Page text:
Project Hail Mary
May 9, 2021 9:42 AM - by Weir, Andy -
A man wakes up, alone and amnesiac. He gradually remembers that he's on a mission to save humanity.
(7 comments total)
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I thought it was very good, return to the form of
. It's got all the classic Weir virtues and vices. The Space-McGyver problem solving / scientific thinking and strong plotting are good. The main character in many ways feels the same as the narrator from
which some won't like but I didn't particularly mind.
on May 10 [
I just finished it - very quick read. Because I was initially annoyed with how similar the narrator's voice was to the Martian, I mentally gender-swapped both main characters and it worked really well =)
on May 10
I may be the only nerd on earth who didn’t read
so I’m not qualified to compare and contrast, but I liked this one. It does seem like more or less the same character voice as Mark Watney, but if Weir’s good at it, I can’t complain.
I liked the “someone with an engineering background writes about more speculative parts of speculative fiction,” and without getting into spoilers, the speculative bits are interesting and at least scan as reasonable (and the plotting decisions Weir makes to get us there without needing to come up with full explanations for the speculative bits are reasonable). There was only one bit where the writing leaned into “As you know, Tom...” (people explaining things to other characters so that it can be explained to the audience) to a notable/problematic extent for me (the bit about cosmic rays and radiation). I’m curious if people had feelings about other infodump stuff. It was definitely there but that one felt the most like a scene that existed for the sake of the reader.
The coda at the end made me a bit weepy, and seemed like it was earned, and true to what the characters would do.
on May 11 [
I loved it. I only had one problem – early on, he senses he was close to the other two passengers on his ship, and has to suppress his grief to be able to proceed. But in the flashback stuff, we never see those bonds develop. The three astronauts were never aboard ship together while conscious, so they don't have that kind of experience as a bond.
We also never find out why the two others died and Ryland Grace didn't. He doesn't need to investigate that question while sciencing the shit out of the main issue, but it would've offered some closure if it was eventually explained.
on May 15
Yeah I definitely had some questions about some of the dangling threads including that one, like wasn't he curious? Might figuring out their deaths not be necessary if he had been considering going home at some point? Was the food issue really such a big deal that it would keep him from getting home? Couldn't you maybe fix that with more fuel and a faster transit? I mean I get that he was satisfied with how things worked out in the long run, I just had some questions.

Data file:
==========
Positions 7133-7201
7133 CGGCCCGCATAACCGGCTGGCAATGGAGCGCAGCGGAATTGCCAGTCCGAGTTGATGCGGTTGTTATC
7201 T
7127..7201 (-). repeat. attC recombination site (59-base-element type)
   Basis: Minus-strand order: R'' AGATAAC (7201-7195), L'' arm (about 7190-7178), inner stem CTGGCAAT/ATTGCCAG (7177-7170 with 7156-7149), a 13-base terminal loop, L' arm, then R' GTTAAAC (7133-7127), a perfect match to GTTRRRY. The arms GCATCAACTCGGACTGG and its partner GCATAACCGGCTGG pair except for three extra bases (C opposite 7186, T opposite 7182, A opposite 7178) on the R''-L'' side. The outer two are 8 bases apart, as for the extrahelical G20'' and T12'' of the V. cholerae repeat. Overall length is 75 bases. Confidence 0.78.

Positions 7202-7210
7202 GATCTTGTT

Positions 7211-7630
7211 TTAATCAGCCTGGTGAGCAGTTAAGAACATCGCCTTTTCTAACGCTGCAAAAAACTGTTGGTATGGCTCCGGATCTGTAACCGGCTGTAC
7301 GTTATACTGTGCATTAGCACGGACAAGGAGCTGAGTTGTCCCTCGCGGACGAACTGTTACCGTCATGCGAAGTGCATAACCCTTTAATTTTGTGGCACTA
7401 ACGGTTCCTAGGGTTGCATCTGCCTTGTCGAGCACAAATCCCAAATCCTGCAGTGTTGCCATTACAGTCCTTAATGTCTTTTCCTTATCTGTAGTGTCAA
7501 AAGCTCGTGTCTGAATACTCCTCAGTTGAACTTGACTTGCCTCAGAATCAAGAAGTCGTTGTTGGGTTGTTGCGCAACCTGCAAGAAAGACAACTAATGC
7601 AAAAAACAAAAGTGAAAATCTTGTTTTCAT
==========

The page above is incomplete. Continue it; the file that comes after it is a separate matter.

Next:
I was pleased that the heroin (Weir seems to not know that there are perfectly legal ways of obtaining heroin if you are in law enforcement - to do drug analysis and have as a control) and the gun did not turn out to be crucial to the plot. I felt it dragged a little bit towards the end when he had the second astrophage crisis before actually getting that sorted because you knew you were near the end and you were kinda like "Cmon cmon how are you going to fix THIS? Because I know you're gonna fix it...."
I’m curious if people had feelings about other infodump stuff.
Yeah I did think that the inclusion of Rocky, while interesting in its own right, was also a bit of an excuse to do a little more "Let me explain these concepts from first principles" and while I didn't mind it, it did feel a bit outside the regular narrative. I appreciated when those explanations were shorter.
on May 15 [
Project Hail Mary
The Martian v2.0
, which is perfectly fine by me. The main character is basically an author stand-in, solving one problem after another like a player in a text adventure. Whether this makes for a great novel is up for debate but I enjoyed another dose.
The addition of Rocky with their magic metal and engineering skills allows for some back and forth. Perhaps a better writer would take the opportunity to use the contrast between the characters to examine the human condition or some such thing, but Weir is uninterested in telling that story which I actually applaud. Weir knows his limitations and plays to his strengths.
I found some of the contrivances a little hard to swallow but the payoff in the form of ridiculously entertaining reveals was well worth it. My favorite being the revelation near the end that Grace was not the willing hero he (and the reader) had assumed.
on May 18
I liked the ending, and thought it was very sweet, which is not usually a word I associate with Weir novels. I was a little frustrated that we never found out what happened on earth, although that was probably the right choice -- not sure Weir could do an apocalypse justice.
I did feel like it slowed down and became Disaster-a-Minute Space Adventures! once they discovered the Taumoeba. It felt a little tedious to me there.
Micro McGee (my Weir-loving child) and I were reading along together but after Rocky got injured, I had to finish really fast b/c I needed to know Rocky would be okay, so I'm a bit in the doghouse with Micro McGee for flexing my adult reading speed and lack of bedtime. But he's about 84% through.
on June 8 [
Saturday Night Live: Elon Musk... | Movie: I Do Not Care If We Go ...
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